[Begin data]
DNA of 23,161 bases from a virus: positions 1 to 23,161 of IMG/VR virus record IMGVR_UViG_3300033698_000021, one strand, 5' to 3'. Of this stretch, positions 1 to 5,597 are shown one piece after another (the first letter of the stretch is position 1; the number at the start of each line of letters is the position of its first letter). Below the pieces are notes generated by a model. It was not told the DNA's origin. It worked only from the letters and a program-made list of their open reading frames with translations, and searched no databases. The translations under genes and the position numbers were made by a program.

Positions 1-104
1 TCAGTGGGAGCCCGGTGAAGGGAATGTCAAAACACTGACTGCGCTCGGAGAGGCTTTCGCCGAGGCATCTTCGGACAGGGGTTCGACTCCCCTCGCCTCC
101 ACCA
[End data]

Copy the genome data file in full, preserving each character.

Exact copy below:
DNA of 23,161 bases from a virus: positions 1 to 23,161 of IMG/VR virus record IMGVR_UViG_3300033698_000021, one strand, 5' to 3'. Of this stretch, positions 1 to 5,597 are shown one piece after another (the first letter of the stretch is position 1; the number at the start of each line of letters is the position of its first letter). Below the pieces are notes generated by a model. It was not told the DNA's origin. It worked only from the letters and a program-made list of their open reading frames with translations, and searched no databases. The translations under genes and the position numbers were made by a program.

Positions 1-104
1 TCAGTGGGAGCCCGGTGAAGGGAATGTCAAAACACTGACTGCGCTCGGAGAGGCTTTCGCCGAGGCATCTTCGGACAGGGGTTCGACTCCCCTCGCCTCC
101 ACCA